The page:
Welcome to Madrid
From Palm Sunday to Easter Sunday, thousands of people flock to the city to attend the numerous processions that take place on the streets of Madrid. The atmosphere created by the rolling drums, trumpets and the hundreds of religious worshippers' in bright and colourful attire is the hallmark of Easter in Madrid.
Madrid commemorates the Passion and death of Jesus Christ with a packed programme of events. Churches and basilicas schedule religious music concerts, whilst numerous brotherhoods take part in processions they have been preparing for all year long. The city's best restaurants, cafés and cake shops serve traditional Easter dishes, such as torrijas (French toast) and potaje de garbanzos (chick pea stew).
During Holy Week, the week leading up to Easter Sunday, carved images and sculptures, which spend the rest of the year housed in basilicas and churches, are adorned with candles, flowers, and richly embroidered shawls. Accompanied by dozens of penitents and borne aloft by costaleros, members of different religious guilds, they are taken on processions through emblematic places such as the Paseo del Prado, Calle Alcalá and the Plaza Mayor.
Particularly noteworthy processions are two held on Palm Sunday (28 March) Nuestro Padre Jesús del Amor (La Borriquita) and Santísimo Cristo de la Fe y el Perdón (Students), and one on Holy Wednesday (31 March): Nuestro Padre Jesús de la Salud and María Santísima de las Antiguas (Gypsies).
The processions held during the Easter Triduum are those with the most recognition and followers, as they commemorate the death of Christ. The most popular ones are: Nuestro Padre Jesús del Gran Poder y María Santísima de la Esperanza (1 April), Jesús Nazareno y la Virgen de la Soledad (1 April) and Divino Cautivo (1 April, with the famous carving by Mariano Benlliure), all of which are held on Holy Thursday, Jesús Nazareno de Medinaceli (2 April), María Santísima de los Siete Dolores (2 April) and the Santo Entierro (2 April), all on Good Friday, and, finally, the Virgen Dolorosa and Soledad on Holy Saturday (3 April).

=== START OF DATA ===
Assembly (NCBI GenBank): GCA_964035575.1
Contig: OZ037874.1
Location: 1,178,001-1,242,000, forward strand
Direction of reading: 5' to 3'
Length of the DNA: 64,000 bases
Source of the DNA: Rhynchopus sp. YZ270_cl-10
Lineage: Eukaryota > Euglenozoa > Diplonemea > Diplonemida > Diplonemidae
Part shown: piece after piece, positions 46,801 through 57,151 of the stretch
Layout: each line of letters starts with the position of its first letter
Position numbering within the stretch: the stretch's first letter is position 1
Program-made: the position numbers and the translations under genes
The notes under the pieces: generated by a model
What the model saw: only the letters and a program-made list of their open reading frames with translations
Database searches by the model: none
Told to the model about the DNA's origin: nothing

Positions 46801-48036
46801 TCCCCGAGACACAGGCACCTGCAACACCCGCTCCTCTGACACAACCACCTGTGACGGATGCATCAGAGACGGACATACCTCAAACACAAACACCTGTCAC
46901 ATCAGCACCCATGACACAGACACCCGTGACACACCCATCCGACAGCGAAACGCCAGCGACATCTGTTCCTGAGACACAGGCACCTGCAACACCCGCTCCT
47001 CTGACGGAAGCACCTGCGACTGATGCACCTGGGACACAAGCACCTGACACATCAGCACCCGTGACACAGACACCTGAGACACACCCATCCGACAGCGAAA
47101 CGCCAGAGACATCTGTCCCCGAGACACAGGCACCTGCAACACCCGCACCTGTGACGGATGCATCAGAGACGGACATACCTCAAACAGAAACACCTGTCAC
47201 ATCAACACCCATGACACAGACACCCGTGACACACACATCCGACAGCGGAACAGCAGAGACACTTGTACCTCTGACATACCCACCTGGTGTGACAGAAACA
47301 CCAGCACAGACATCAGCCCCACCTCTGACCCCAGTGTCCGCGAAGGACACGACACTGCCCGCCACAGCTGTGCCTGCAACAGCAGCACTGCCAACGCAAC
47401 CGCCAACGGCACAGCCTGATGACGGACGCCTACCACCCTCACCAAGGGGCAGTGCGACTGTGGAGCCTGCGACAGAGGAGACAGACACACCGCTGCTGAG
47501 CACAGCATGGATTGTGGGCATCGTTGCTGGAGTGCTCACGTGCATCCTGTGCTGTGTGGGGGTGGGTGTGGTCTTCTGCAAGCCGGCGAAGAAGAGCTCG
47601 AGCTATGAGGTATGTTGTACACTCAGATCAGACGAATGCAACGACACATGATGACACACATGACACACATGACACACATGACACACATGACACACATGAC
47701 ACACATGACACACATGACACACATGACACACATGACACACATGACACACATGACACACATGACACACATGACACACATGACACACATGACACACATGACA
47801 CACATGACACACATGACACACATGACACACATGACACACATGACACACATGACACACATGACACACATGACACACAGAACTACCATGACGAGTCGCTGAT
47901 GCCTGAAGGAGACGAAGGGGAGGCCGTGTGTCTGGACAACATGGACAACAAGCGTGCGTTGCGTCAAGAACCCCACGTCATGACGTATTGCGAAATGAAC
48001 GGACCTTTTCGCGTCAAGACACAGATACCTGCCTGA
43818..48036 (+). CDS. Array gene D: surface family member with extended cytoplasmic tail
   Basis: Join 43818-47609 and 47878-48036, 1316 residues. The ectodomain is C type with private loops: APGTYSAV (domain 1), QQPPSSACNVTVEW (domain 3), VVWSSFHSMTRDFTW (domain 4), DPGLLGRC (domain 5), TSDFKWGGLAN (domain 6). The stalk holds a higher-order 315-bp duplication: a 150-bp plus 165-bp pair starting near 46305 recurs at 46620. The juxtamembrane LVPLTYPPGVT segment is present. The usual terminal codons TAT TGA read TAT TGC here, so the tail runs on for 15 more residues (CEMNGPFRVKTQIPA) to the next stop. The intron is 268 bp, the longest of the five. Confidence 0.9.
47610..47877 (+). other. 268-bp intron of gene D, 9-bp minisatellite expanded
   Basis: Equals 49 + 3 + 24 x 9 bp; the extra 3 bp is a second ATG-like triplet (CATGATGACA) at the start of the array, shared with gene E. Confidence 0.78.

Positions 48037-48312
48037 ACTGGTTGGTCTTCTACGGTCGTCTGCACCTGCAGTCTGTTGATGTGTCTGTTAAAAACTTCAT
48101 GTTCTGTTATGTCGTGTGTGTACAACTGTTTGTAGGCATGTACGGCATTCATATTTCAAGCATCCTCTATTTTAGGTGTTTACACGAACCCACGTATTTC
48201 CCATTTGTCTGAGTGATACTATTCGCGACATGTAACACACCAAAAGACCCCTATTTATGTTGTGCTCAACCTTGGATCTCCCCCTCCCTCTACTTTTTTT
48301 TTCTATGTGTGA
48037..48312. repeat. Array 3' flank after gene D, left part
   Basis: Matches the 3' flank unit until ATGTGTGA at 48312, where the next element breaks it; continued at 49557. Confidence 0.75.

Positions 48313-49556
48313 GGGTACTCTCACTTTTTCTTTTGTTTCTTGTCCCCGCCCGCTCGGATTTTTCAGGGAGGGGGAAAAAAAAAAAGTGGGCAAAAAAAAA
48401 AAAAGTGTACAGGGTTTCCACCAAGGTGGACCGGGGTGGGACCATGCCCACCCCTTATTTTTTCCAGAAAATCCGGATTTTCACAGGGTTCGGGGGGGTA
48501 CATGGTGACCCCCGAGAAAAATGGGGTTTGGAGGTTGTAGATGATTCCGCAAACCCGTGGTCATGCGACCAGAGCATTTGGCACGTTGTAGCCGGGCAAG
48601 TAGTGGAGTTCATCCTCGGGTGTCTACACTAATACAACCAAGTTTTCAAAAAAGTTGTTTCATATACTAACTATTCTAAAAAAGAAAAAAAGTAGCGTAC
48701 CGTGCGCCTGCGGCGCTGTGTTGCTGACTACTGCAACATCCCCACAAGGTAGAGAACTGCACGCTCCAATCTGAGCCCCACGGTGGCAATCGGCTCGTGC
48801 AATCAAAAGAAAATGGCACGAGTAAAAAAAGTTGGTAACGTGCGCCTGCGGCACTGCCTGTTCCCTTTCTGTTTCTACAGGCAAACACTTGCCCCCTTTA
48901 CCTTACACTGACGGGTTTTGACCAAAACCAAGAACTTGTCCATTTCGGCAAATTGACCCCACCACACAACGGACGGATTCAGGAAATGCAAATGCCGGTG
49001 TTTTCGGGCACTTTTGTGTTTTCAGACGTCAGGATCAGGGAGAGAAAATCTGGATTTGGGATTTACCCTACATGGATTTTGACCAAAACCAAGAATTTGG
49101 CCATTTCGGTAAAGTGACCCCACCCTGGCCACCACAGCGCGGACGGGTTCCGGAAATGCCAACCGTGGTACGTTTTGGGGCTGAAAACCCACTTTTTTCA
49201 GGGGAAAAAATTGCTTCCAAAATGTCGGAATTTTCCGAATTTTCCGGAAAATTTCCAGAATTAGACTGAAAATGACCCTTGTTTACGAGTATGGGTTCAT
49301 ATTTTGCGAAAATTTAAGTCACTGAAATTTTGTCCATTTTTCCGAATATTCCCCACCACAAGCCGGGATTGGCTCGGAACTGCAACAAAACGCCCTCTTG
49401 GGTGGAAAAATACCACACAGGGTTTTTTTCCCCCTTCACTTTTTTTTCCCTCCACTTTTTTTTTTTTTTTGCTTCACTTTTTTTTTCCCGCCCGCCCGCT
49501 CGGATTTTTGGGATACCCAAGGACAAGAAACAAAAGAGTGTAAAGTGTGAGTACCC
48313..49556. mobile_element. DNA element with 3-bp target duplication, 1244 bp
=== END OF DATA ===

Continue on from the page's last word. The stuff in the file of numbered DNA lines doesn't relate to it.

The Hermandad del Silencio procession sets out on the evening of Good Friday (2 April) from the Literary Quarter, and in it, a group of costaleros carry the Santísimo Cristo de la Fe through historic places like Plaza de Matute, Plaza de Santa Ana, Calle Echegaray, Calle Cervantes, and Calle Lope de Vega.
Easter in Madrid would not be the same without music. The Religious Music programme for Easter is filled with concerts that include the Young Performers Cycle, the concerts of the Madrid Choral Federation and traditional saetas. They all take place in churches across the city, such as the Royal Basilica of Our Lady of Atocha, the Chapel of Our Lady of Almudena Cemetery, the Royal Collegiate Church of San Isidro and the Royal Basilica of San Francisco el Grande. The city’s cultural centres also offer their own concert series: Conciertos en los Distritos, and the Organ Cycle in San Ginés features concerts by well-known organists.
On Easter Sunday, it’s time for the tamborrada maña drum parade. Various brotherhoods carrying drums of different sizes set off from Madrid's Plaza Mayor and stroll towards Plaza de la Villa as they play music to celebrate the Resurrection of Jesus Christ, three days after his death.
It is common for religious celebrations to feature traditional fare, and Easter in Madrid is no exception. Dishes enjoyed at this time of year range from Soldaditos de Pavía –crispy fried chunks of cod, Potaje de garbanzos a la madrileña (chickpea stew, with spinach, cod, potatoes and hard-boiled egg) and croquetas de bacalao (cod croquettes) to torrijas, Spain’s answer to French toast.